A couple of nights ago, as sometimes happens, insomnia had me in its vice-like grip.
I nipped outside into the garden for a smoke – yes, not the best thing to do when trying to get the body into a state of relaxation prior to dropping into that weird alternative reality (sleep). And an especially bad idea after three days of not smoking in the latest attempt to give up the evil weed, but there’s little to be gained by self-castigation. Unless you’re into masochism (which I’m not). (Well, OK, maybe just a little if there’s a chocolate chip cookie at the end of it.)
The night sky was one of those rarities in this neck of the woods that, had the Earth been facing the other way it would of course have been day, and the heavens would have been a vast expanse of blemishless blue. With none of that pesky sunlight interfering with all those countless billions of dust motes in the air, looking up, I could see for miles.
OK, OK, major understatement.
I guessed the rain we’ve had recently must have washed the muck from the atmosphere, or something. I’m no expert in meteorology, I’ve really no idea at all why it was that I could see so many stars. Hundreds. Thousands. Millions? I don’t know how many stars the unaided eye can see (and no, I wasn’t about to try to count them). Let’s agree on ‘lots’: lots – and lots – of bright white pinpoints twinkling away merrily, embedded in a black velvet backdrop. Each one, a tiny sun. Well, OK, ‘huge‘, but many things are influenced by perspective, and your point of view.
As I stood there and marvelled at the sight, I realised something: my neck was hurting. I rubbed at it a bit as I continued to wonder at this uncommon view. As my eyes became even more attuned to the night, I saw a ribbon of pale white stretching above, almost touching the horizon to East and West. It’s clear to me why our Galaxy is called the ‘Milky’ Way. That ghostly, luminous splash is created by the light from a vast multitude of stars – each too far away to see individually – that form just one of the spiral arms of our galaxy.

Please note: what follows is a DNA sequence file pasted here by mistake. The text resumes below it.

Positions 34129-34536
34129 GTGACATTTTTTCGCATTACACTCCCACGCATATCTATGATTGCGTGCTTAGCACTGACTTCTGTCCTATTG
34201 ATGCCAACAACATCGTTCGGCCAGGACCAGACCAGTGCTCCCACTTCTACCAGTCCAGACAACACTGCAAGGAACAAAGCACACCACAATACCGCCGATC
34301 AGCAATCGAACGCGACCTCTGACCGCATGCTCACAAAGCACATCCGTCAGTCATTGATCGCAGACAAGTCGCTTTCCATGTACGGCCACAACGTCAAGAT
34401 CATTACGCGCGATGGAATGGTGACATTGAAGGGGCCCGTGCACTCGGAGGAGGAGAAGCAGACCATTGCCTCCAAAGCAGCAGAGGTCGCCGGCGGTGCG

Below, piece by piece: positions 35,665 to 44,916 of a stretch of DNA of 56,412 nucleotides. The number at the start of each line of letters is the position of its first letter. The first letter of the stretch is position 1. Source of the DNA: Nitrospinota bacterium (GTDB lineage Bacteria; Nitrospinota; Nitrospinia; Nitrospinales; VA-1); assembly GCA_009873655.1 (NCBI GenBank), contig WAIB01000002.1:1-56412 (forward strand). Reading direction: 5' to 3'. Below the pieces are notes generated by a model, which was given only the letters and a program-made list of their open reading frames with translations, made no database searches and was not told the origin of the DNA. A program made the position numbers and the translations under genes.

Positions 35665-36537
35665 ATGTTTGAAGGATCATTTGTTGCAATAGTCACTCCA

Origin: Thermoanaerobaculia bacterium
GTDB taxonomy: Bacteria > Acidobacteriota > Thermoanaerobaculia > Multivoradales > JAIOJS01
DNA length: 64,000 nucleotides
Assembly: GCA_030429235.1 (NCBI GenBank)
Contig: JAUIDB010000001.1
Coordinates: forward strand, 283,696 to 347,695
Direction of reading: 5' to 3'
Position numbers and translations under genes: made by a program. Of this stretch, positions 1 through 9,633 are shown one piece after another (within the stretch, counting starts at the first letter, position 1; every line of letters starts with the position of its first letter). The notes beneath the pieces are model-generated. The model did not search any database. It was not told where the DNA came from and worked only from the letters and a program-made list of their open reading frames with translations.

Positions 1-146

Admiring the panorama that had, apparently, appeared for my personal appraisal in the quiet stillness of the night, I thought about the class of astronomers who call themselves ‘planet hunters’. They’re currently reporting the discovery of a new planet at the rate of about one a month. The evidence is mounting, if it’s not already conclusive, that most of those sparkling pinpricks up there husband their own families of planets.
One hundred billion stars – in our galaxy alone. Maybe ten hundred billion planets? That’s more than just a lot – that’s a big lot.
If the Bible is literal truth then (at least according to the experts in Bible interpretation) God made the Earth at the centre of the universe and put humans on it, which would mean that we’re alone.
Looking up, I thought about that and then I thought: “Nah…”
… and I went to bed humming Monty Python’s Galaxy Song :)
I had to add this link to an alternative video version I stumbled upon. It’s to a video that’s only available on YouTube, and is, unfortunately, age-restricted (to comply with ‘community guidelines’). I can understand why it might be considered inappropriate for young eyes, as it does contain some images that some might find distressing. But, although it inexplicably gets Eric Idle’s surname wrong in the end credits, it does a great job of putting an extra twist on the perspective of the scope of this song!